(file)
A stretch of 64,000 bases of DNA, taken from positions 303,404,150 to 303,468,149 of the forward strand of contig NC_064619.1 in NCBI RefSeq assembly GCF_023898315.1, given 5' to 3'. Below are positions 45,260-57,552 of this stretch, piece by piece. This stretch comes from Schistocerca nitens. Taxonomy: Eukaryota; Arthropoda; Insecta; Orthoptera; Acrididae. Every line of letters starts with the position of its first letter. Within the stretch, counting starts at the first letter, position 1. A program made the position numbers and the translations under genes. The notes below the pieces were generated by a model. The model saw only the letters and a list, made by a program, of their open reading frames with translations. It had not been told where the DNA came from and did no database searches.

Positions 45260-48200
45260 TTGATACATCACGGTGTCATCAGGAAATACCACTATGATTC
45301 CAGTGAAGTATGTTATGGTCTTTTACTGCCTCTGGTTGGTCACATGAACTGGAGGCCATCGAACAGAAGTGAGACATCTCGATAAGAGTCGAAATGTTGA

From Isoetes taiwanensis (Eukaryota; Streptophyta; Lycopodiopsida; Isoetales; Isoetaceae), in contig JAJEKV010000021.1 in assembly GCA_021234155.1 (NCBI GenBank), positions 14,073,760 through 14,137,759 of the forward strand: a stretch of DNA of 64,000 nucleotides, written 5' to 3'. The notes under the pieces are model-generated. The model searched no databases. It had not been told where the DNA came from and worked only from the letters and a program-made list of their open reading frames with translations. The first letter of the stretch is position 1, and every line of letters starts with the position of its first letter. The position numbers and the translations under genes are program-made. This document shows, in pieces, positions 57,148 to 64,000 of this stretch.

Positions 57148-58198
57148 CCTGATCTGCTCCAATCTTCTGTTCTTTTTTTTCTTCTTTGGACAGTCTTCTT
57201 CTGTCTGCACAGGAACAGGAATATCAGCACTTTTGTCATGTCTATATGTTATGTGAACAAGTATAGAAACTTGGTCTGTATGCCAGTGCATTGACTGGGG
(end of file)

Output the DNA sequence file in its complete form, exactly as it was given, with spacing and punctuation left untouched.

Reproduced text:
A stretch of 64,000 bases of DNA, taken from positions 303,404,150 to 303,468,149 of the forward strand of contig NC_064619.1 in NCBI RefSeq assembly GCF_023898315.1, given 5' to 3'. Below are positions 45,260-57,552 of this stretch, piece by piece. This stretch comes from Schistocerca nitens. Taxonomy: Eukaryota; Arthropoda; Insecta; Orthoptera; Acrididae. Every line of letters starts with the position of its first letter. Within the stretch, counting starts at the first letter, position 1. A program made the position numbers and the translations under genes. The notes below the pieces were generated by a model. The model saw only the letters and a list, made by a program, of their open reading frames with translations. It had not been told where the DNA came from and did no database searches.

Positions 45260-48200
45260 TTGATACATCACGGTGTCATCAGGAAATACCACTATGATTC
45301 CAGTGAAGTATGTTATGGTCTTTTACTGCCTCTGGTTGGTCACATGAACTGGAGGCCATCGAACAGAAGTGAGACATCTCGATAAGAGTCGAAATGTTGA

From Isoetes taiwanensis (Eukaryota; Streptophyta; Lycopodiopsida; Isoetales; Isoetaceae), in contig JAJEKV010000021.1 in assembly GCA_021234155.1 (NCBI GenBank), positions 14,073,760 through 14,137,759 of the forward strand: a stretch of DNA of 64,000 nucleotides, written 5' to 3'. The notes under the pieces are model-generated. The model searched no databases. It had not been told where the DNA came from and worked only from the letters and a program-made list of their open reading frames with translations. The first letter of the stretch is position 1, and every line of letters starts with the position of its first letter. The position numbers and the translations under genes are program-made. This document shows, in pieces, positions 57,148 to 64,000 of this stretch.

Positions 57148-58198
57148 CCTGATCTGCTCCAATCTTCTGTTCTTTTTTTTCTTCTTTGGACAGTCTTCTT
57201 CTGTCTGCACAGGAACAGGAATATCAGCACTTTTGTCATGTCTATATGTTATGTGAACAAGTATAGAAACTTGGTCTGTATGCCAGTGCATTGACTGGGG